Shipboard Policies http://www.whoi.edu/page.do?pid=10116

Harassment Policy http://www.whoi.edu/HR/page.do?pid=21736&cid=903&c=39#3

As Captain I will report any incident to my boss, the Director of Ship Operations, and to the Director of Human Resources. Reporting to two people is meant to provide a check and balance. They will make enquiries into the incident. With guidance from them, I will take action and give counsel while at sea when appropriate.

Lisa: What happens when one or both parties in a harassment case are not from the institution operating the vessel, in your case WHOI?

Kent: I had to ask my boss about this question! If neither party are from WHOI then the WHOI HR staff would contact the other institutions or universities involved and facilitate the procedure. If one party was from WHOI and the other party from elsewhere, the two HR departments should work together to address the situation. The HR department of the harasser’s institution would certainly be involved.

What are the strengths and weaknesses of the process? Can women expect to receive a discrete and fair process?

Kent: I believe that women can expect complaints to be reported appropriately, investigated seriously, and acted upon with discretion. Just as sexual harassment is illegal, so is retaliation against any person reporting harassment. Cases where this may fall short can be related to unclear policies and responsibilities. Often women are hesitant to report harassment for fear it may negatively impact their career and in this case the EthicsPoint hotline is a good resource. This is an avenue for reporting around the chain of command to an entity that is completely independent of the organisation and you can even remain anonymous if preferred. Many organisations now have this resource, or something similar.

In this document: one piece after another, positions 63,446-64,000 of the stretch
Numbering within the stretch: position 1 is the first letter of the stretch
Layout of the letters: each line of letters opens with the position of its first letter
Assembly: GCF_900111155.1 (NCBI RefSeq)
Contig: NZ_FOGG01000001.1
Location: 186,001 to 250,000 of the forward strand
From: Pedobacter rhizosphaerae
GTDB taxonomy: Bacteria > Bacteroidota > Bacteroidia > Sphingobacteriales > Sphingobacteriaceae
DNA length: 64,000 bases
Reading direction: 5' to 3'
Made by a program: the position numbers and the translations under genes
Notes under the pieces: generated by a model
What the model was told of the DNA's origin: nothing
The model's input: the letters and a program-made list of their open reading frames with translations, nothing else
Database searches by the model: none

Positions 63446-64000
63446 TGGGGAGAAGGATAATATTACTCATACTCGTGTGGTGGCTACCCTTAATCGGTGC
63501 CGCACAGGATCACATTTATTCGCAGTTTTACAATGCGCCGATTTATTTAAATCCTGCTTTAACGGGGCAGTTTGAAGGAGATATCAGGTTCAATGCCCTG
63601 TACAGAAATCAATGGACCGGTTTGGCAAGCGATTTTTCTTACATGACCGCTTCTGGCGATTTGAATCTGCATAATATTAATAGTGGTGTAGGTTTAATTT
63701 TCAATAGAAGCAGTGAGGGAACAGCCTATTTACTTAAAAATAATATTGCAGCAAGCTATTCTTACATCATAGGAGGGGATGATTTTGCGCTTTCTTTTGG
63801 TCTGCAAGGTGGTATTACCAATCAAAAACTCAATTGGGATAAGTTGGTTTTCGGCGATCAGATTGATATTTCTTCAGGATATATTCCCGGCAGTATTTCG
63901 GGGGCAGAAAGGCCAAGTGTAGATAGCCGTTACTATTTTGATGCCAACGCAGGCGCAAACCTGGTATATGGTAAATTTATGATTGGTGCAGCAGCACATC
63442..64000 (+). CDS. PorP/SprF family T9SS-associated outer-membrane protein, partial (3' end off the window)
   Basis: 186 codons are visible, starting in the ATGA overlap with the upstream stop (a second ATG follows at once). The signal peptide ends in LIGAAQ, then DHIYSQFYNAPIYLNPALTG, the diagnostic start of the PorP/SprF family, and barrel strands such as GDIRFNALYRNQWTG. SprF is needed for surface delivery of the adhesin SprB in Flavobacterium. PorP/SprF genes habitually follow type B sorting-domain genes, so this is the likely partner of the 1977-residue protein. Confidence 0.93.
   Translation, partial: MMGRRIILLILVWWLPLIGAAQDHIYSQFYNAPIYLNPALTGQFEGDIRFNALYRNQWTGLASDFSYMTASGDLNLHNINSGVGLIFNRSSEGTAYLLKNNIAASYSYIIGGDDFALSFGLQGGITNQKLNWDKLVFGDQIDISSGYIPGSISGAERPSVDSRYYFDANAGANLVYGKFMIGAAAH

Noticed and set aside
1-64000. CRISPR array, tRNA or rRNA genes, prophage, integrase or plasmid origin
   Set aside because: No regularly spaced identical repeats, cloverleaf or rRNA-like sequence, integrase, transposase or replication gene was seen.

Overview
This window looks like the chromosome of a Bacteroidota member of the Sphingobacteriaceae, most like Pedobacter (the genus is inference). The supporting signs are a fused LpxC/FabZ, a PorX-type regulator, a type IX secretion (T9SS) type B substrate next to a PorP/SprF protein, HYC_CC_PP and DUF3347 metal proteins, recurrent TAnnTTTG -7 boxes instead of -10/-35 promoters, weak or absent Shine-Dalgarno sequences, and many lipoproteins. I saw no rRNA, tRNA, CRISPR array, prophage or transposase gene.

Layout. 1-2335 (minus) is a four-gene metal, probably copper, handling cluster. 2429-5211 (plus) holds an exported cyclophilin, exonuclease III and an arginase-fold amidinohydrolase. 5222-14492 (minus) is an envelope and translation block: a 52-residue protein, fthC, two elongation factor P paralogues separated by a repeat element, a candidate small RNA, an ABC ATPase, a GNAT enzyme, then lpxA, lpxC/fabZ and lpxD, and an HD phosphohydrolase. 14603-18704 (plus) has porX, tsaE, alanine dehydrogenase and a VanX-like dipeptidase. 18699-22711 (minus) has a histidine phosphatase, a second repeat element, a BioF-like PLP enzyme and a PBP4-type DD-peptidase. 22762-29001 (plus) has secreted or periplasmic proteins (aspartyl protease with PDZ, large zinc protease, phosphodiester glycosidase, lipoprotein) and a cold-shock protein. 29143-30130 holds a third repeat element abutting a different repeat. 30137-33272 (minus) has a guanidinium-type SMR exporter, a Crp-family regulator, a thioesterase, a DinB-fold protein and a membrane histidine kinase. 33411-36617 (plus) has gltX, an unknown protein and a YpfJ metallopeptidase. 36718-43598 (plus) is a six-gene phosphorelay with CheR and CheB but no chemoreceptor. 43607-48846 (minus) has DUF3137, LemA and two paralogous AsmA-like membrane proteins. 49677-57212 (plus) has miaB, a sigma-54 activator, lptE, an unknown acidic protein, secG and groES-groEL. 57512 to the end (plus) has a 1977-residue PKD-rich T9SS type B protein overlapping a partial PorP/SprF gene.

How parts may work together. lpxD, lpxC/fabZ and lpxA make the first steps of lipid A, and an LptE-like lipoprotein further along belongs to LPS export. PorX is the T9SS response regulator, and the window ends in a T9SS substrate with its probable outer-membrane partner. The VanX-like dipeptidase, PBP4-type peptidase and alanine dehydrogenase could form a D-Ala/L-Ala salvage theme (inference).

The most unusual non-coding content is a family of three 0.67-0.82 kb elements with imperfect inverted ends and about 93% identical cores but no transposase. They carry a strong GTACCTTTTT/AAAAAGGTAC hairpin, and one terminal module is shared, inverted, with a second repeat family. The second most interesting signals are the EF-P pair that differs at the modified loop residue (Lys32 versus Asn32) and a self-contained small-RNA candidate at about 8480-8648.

EthicsPoint Hotline https://secure.ethicspoint.com/domain/media/en/gui/29876/index.html


Lisa Beal is a Professor of Ocean Sciences at the University of Miami’s Rosenstiel School of Marine and Atmospheric Science. She has participated in 16 scientific voyages to the Atlantic and Indian Oceans, totaling 342 days at sea, planning and leading 6 of these voyages as Chief Scientist.

Kent Sheasley is a professional mariner, sailing aboard WHOI research vessels since 1995 in support of all varieties of oceanographic projects. In 2003 he became Captain, primarily assigned to the R/V Knorr. Since retiring the Knorr in 2015, he and his crew have crossdecked to the newest UNOLS vessel, the R/V Neil Armstrong, to continue the Knorr legacy for the science community.